Oil rises, natural gas falls, S&P 500 all-time high

© Reuters.

by Daniel Shvartsman

Holiday trading has brought gifts for the bulls, as it set an all-time high yesterday, with positive cheer spilling over into other indices and asset classes. Is there room for an encore, or could this be a good thing? With oil prices climbing, prices stabilizing in Europe and cases rising but hospitalizations and government restrictions still lingering, there’s a lot in the air.

Here’s what you need to know about the financial markets on Tuesday, December 28.

1. Oil prices heat up

Yesterday, oil prices started to fall before reversing to a gain of more than 2%. Today, up 1.4% while up 1.2%, each established a one-month high. It aligns with the theme of the market last week – demand will return and any setbacks from the Omicron variant of Covid-19 will be temporary. The question in the case of oil is whether this will put pressure on the economy through higher input costs and inflationary pressures.

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2. After the all-time high, where is the ceiling?

up .27% and above the 4800 mark for the first time, the index closed at an all-time high yesterday. Nasdaq futures were up 0.5%, reflecting continued strength in the technology sector, and were up 83 points, or 0.23%. The Santa Rally – the bull market trend for the last five trading sessions of one year and the first two sessions of the next – is ahead of us, and unless some unexpected bad news hits, it’s unknown. What will slow the uptrend?

In keeping with the momentum theme, Tesla (NASDAQ:) stock rose 1.2% pre-market after Wedbush analyst Dan Ives for the automaker from $1100 to $1400 per share. Nvidia (NASDAQ:) also gained 1.5%, no specific news.

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3. European Natural Gas

in Europe continued to decline, marking a decline, as from the US and news about US-Russia relations may have allayed concerns about energy shortages in the region. European facilities such as Iberdrola (MC 🙂 and Enel (MI:) trades higher as a sign of relief on the continent. Forecasts are catching on, with mid-January forecast to bring a bout of cold weather, increasing demand for gas as a source of energy and heating.

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4. Cryptocurrency down, gold up

After a positive start to the week, the top cryptocurrencies have dropped in price. was a decrease of 3.3% while a decrease of 3.5%. down 4.5% while, yesterday’s leader, fell 6%. The area hasn’t seen an increase in “bulls going home for the holidays and talking family members buying,” but it’s unclear what news could prompt today’s sell-off, if any.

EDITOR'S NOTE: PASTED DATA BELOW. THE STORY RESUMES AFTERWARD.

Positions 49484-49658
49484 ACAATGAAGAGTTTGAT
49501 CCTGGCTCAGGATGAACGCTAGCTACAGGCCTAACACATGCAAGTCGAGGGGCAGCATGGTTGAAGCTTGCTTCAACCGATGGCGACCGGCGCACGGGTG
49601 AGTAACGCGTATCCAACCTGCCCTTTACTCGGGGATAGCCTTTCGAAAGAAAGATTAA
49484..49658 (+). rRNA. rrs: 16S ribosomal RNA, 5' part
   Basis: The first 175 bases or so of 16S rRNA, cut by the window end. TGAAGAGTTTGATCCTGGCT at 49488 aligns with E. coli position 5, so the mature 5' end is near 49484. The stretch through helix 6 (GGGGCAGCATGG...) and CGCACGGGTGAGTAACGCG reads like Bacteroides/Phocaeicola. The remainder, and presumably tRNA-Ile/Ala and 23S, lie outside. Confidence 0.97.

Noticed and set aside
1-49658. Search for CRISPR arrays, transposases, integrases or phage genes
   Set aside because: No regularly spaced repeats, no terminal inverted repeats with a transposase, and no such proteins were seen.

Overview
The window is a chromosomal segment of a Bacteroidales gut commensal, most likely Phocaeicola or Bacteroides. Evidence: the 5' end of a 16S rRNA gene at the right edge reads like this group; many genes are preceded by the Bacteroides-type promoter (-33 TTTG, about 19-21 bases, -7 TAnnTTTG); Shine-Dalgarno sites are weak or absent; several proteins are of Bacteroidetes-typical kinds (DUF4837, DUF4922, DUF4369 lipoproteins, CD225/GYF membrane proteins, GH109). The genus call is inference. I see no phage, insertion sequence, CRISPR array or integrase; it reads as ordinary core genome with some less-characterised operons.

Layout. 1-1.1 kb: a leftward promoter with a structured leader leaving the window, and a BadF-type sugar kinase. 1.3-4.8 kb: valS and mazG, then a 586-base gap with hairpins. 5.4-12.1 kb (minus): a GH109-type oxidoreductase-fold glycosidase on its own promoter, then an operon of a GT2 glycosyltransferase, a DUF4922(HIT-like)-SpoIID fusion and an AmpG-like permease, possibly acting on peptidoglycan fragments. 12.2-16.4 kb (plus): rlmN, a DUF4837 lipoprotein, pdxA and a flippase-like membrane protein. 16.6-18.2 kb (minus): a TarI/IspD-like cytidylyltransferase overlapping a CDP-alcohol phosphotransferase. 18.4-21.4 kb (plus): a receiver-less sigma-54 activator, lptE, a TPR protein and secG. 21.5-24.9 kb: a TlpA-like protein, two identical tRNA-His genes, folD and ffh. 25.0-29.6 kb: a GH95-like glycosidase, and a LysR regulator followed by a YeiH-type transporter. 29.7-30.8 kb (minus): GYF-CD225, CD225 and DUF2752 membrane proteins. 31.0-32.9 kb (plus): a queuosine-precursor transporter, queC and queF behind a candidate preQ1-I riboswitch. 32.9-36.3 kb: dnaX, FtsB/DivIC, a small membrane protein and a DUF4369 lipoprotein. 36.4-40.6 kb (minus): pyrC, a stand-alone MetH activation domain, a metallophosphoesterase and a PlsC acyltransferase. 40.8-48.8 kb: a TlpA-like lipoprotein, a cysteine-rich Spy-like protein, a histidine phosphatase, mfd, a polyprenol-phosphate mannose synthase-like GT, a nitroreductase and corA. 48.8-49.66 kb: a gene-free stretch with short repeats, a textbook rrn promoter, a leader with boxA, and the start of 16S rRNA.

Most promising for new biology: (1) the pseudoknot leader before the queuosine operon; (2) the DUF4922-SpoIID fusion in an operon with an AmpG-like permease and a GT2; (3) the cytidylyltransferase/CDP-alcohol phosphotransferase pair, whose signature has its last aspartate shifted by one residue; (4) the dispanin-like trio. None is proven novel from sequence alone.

On the other hand, 0.5% gain in early trading, whether due to concerns about or perhaps nascent inflation.

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5. Vibrant cases set new highs, but restraints remain milder

Covid cases continue to set new heights in many parts of the world, but government responses have so far been muted. The Centers for Disease Control (CDC) announced that the quarantine period for COVID may be as short as 5 days instead of 10 days; France enforces restrictions on public gatherings but keeps schools open; and Spain have so far only required the wearing of masks outdoors. While everyone waits to see how the severity of the omicron variation can be reduced and the full impact on hospitals and lives, governments around the world are cautious in adopting these types. measure seen last year around this time or at the very beginning. of the pandemic.

Whether omicrons mean the end of the pandemic from a health standpoint or just from a policy point of view remains to be seen, and fingers are given that omicrons are indeed mild. So far, the market has been favorable with only a few short-term sell-offs, and there is nothing to limit Santa’s effect on the market.

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Disclaimer: Fusion Media would like to remind you that the data contained in this website is not necessarily real-time nor is it accurate. All CFDs (stocks, indices, futures) and Forex prices are not provided by exchanges but by market makers, so prices may be inaccurate and subject to change. differs from the actual market price, which means that the price is indicative only and is not suitable for trading purposes. Therefore, Fusion Media does not accept any responsibility for any trading losses you may incur as a result of using this data.

Fusion Media or anyone associated with Fusion Media shall not bear any liability for loss or damage resulting from reliance on information including data, quotes, charts and buy/sell signals contained in this site. Please be fully informed of the risks and costs associated with trading in financial markets, which are among the riskiest forms of investment possible.

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